A global study estimates that 1.5 million children have lost their parents or grandparents to Covid-19

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A global study estimates that 1.5 million children have lost their parents or grandparents to Covid-19

“Covid-19 has caused this urgent crisis affecting children in nearly every country,” Dr. Susan Hillis of the US Centers for Disease Control and Prevention’s response team, who worked on the study, told CNN.

“For every two deaths from Covid-19, a child faces the death of a parent or caregiver.”

The team – including researchers from the CDC, the US Agency for International Development, the World Bank, University College London and elsewhere – counted deaths in 21 countries that account for more than 76% of all Covid cases. They used methods developed and validated years ago to estimate the number of children globally made orphaned by AIDS to predict the number of Covid-19 orphans.

“Globally, from March 1, 2020 to April 30, 2021, we estimate that 1,134,000 children have experienced the death of primary caregivers, including at least one parent or guardian grandfather,” they wrote in a statement. A report published in the Lancet medical journal. Additionally, they added, “1562,000 children witnessed the death of at least one primary or secondary caregiver.”

Children who have lost a parent or caregiver are not only immediately stressed; They are more likely to contract disease themselves, to be abused, and to suffer from poverty, the researchers said.

“There are very serious consequences,” Hillis said. “The consequences of all these ordeals often last a lifetime,” she added.

“Children who lose primary caregivers have greater risks of experiencing mental health problems; physical, emotional, and sexual violence; and family poverty,” the team wrote. “These negative experiences increase the risks of suicide, teenage pregnancy, infectious diseases including HIV/AIDS, and chronic diseases.”

They added that grandparents are more important than might initially appear. “In the United States, 40% of grandparents who live with grandchildren serve as their primary caregivers; in the United Kingdom, 40% of grandparents provide regular care for grandchildren,” the researchers wrote.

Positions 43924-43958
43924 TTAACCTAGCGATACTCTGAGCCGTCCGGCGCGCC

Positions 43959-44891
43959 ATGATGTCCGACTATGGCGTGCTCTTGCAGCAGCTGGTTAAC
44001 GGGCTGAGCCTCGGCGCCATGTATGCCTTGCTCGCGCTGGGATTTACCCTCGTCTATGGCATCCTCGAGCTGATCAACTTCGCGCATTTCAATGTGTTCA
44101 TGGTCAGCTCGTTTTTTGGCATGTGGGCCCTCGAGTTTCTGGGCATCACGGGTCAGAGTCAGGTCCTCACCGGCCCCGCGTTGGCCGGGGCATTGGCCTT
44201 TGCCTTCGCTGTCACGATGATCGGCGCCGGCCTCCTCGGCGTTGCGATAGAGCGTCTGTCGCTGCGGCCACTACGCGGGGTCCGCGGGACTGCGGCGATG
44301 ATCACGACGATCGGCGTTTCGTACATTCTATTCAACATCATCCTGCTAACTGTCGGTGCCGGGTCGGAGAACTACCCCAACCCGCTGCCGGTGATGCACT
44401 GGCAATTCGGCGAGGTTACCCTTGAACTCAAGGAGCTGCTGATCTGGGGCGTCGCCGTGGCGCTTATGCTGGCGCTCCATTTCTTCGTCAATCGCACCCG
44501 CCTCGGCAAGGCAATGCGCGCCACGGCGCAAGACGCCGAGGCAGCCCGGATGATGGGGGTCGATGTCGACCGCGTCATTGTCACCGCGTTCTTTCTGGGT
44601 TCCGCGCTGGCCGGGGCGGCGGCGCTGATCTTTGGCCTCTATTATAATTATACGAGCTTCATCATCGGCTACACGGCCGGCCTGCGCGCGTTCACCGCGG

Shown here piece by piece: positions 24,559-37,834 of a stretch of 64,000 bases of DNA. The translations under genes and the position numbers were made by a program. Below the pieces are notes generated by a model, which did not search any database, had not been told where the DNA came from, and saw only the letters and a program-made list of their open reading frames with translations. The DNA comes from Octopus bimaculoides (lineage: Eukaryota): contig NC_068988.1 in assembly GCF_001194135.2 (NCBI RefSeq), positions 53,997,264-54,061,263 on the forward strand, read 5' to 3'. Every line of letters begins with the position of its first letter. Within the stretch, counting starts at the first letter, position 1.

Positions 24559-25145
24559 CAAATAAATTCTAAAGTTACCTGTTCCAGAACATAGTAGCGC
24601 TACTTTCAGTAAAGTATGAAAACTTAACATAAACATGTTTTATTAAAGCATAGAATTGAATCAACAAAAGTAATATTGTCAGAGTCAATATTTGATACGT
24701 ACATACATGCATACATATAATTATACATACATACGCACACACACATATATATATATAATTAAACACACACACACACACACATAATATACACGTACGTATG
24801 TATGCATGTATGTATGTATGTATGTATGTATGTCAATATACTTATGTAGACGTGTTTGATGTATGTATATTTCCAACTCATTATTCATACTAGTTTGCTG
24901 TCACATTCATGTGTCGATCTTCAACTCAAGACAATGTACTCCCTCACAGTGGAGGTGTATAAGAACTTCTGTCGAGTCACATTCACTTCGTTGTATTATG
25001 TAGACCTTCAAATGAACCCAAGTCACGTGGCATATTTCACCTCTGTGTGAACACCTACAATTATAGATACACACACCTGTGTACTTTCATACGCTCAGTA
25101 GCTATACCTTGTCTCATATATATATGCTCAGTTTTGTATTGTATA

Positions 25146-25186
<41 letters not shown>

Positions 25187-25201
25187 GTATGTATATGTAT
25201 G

Losing grandparents can be more than just an inconvenience. “The death of grandparents can also reduce the psychological, social, work, and/or financial support of their grandchildren,” the researchers wrote. Online linked report. “These types of vulnerabilities often put children in need of alternative or complementary care, such as kin or foster care.”
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But the pandemic has damaged the ability to provide this unwanted level of care to children. “However, public health responses to the pandemic, such as stay-at-home orders and restrictions on conducting remote child protection assessments, have severely reduced the ability of existing child protection systems and services to provide much-needed child safety interventions and support,” the report reads.

The researchers added: “These 1.5 million children are the tragic, overlooked outcome of more than 3 million COVID-19-related deaths by April 30, 2021.” “Deaths of orphans and caregivers is a hidden pandemic of deaths related to COVID-19.”

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What to do about it? First, the researchers recommend the following: get everyone’s Covid-19 vaccines as quickly as possible, and help prevent infection in other ways including using masks and social distancing.

“Once the primary caregiver becomes seriously ill with COVID-19, or the family is seriously affected by other factors associated with the pandemic, that family should receive a comprehensive assessment including testing, tracing, and appropriate and subsidized quarantine of exposed family members. The family must be supported in setting A plan for how to care for the children if the caregiver dies.”

The report recommends that societies need to assist families affected by the pandemic with economic, educational, and mental health support.

The researchers said that low-cost services to provide all of these services are already available and there is evidence to support what works.

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